IE 11 is not supported. For an optimal experience visit our site on another browser.

Latinas are an invisible, economic powerhouse. It's time to elevate them.

Op/Ed: Despite persistent systemic barriers, Latina entrepreneurs have proven their ability to build economy time and again.
Claudia Romo Edelman is a Mexican-Swiss diplomat and an activist for diversity, equity, and inclusion who has worked with global organizations including the World Economic Forum, UN Refugee Agency, and UNICEF.
Claudia Romo Edelman is a Mexican-Swiss diplomat and an activist for diversity, equity, and inclusion who has worked with global organizations including the World Economic Forum, UN Refugee Agency, and UNICEF.Courtesy We Are All Human Foundation

It’s no secret that Hispanic communities across the country have played a major part in fueling the economic growth we’ve witnessed for decades in the U.S.

Today in fact, Latino GDP amounts to $2.8 trillion – a figure that would rank as the 5th largest economy in the world – according to the nonprofit Latino Donor Collaborative. Purchasing power in the Latino community is just below $2 trillion, the highest among minority groups. And in just a few years, that number is projected to top $2.6 trillion.

But what’s the force behind that? Latinas.

They are the incredible, invisible economic powerhouse – the secret sauce of extraordinary future growth. As a Latina, we represent an untapped treasure with exponential potential. And despite persistent systemic barriers, Latinas will only yield greater influence and power in years to come.

Right now, that may not instantly ring true with many; Latinas are the worst-paid demographic in the United States. Each year, as Women’s Equal Pay Day exposes the inequality that women earn substantially less than their male counterparts, Latinas represent the greatest disparity among all groups.

This year, Equal Pay Day fell on March 14. For Latinas, that day won’t arrive until October. That means Latinas on average must work almost an additional year in order to earn what their non-Hispanic white male counterparts made in the previous year.

While this diverse and growing demographic lives day by day with the reminder that they are undervalued and invisible, they have a different plan for the future. Here is a lesser-known statistic: Latinas create small businesses six times faster than any other group in America. Nearly 77 percent of all Latinas say they would prefer owning their own businesses. And another data point from the U.S. Census: In the last decade, the number of Latinas who obtained a bachelor’s degree or higher nearly doubled, resulting in better jobs, if not better pay.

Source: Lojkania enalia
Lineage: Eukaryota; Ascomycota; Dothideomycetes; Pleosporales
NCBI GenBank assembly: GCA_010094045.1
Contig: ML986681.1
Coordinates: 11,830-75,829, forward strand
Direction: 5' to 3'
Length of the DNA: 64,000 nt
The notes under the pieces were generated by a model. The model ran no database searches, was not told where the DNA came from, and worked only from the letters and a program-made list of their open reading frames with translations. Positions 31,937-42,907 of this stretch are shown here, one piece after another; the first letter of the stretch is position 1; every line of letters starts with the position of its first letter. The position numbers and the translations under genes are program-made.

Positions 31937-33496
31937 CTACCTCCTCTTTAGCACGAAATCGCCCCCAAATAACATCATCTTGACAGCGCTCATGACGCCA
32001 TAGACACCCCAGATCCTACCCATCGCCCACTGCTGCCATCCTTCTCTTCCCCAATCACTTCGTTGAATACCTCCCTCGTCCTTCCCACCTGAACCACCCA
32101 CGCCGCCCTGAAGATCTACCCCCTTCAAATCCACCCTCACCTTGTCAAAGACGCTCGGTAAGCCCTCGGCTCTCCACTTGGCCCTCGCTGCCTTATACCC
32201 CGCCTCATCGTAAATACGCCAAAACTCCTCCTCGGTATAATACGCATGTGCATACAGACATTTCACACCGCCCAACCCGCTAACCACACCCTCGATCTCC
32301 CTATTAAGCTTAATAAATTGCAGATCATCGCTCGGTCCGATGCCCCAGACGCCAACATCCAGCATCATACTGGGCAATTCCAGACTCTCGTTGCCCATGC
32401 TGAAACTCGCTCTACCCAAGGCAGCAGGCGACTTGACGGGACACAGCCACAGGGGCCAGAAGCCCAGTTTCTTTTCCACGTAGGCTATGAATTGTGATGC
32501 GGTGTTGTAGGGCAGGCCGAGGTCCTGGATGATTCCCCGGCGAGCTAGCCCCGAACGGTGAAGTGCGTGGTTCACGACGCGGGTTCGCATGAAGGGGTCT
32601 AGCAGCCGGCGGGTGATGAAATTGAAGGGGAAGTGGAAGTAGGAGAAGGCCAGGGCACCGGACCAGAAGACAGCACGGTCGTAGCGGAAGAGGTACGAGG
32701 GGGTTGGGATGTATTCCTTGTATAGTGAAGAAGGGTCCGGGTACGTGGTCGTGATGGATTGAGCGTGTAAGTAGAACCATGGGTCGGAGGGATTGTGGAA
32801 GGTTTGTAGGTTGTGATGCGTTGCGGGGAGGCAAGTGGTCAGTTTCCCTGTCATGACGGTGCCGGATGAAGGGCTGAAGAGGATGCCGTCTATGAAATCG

As a community, Latinas still resolutely believe that hard work and education provide a path to upward mobility – the American Dream. We pay taxes, create jobs and are the fastest-growing population in the military.

Latinas represent more than one-fifth of all active-duty enlisted women in service, over-indexing our percentage in the population. This, too, is not a mystery. The military has long been a path to progress for economically underrepresented populations.

The high rate of Latina entrepreneurship, of course, is often a response to denied access and discouraging rates of corporate advancement. Given the huge gaps in affordable childcare and healthcare, owning one’s own business is not only an attractive proposition, but also born of necessity.

At the same time, despite a clear and credible commitment by corporate America to Latino diversity, equity and inclusion (DEI) initiatives, women of color still face a long road. They must be seen, heard and valued.

There have only been three Latina CEOs in the Fortune 500: Geisha Williams, former CEO of PG&E, Cheryl Miller who served as CEO of AutoNation from 2019 to 2020, and most recently, Priscilla Almodovar, who became CEO of Fannie Mae last fall.

Less than 2 percent of Latinas hold senior executive roles and only 4.4 percent are in management. A whopping 77 percent of all Latinas believe they must repress their background in order to fit into their company’s culture.

The slow climb up the corporate ladder has a secondary negative impact. Younger Latinas do not benefit from the inspiration and mentorship that senior leaders often provide. This begets a retention problem.

Nevertheless, the trends and anecdotal evidence of entrepreneurial persistence among Latinas indicate that they will continue to fight for their prosperity. We are tenacious, we are innovative and we are making inroads, albeit slowly.

A McKinsey study revealed that although Latina founders run nearly 2 million businesses across the country, representing the fastest-growing bloc of entrepreneurs, they received less than two percent of venture capital funds.

Surely, we can convince investors that funding Latina businesses is not an act of charity or reparation but a sound investment strategy.

Latinas vote. We vote in elections. We vote with our feet, discontent to stay in dead-end roles for less pay. We vote with our wallets. We are often the CFOs of our households, making the majority of household purchasing decisions. We are ambitious. In the coming years, we will continue to get more and higher degrees, and we will look for companies that not only welcome us but support us. We will continue to start businesses that hire people, create goods and services that benefit the public. All of our ambitions will uplift and strengthen the American economy.

Being invisible has made us creative and courageous. We may not be included yet or compensated equally (along with all other women) but we are gaining influence. Take heed and tap into our power – it is a win for everyone.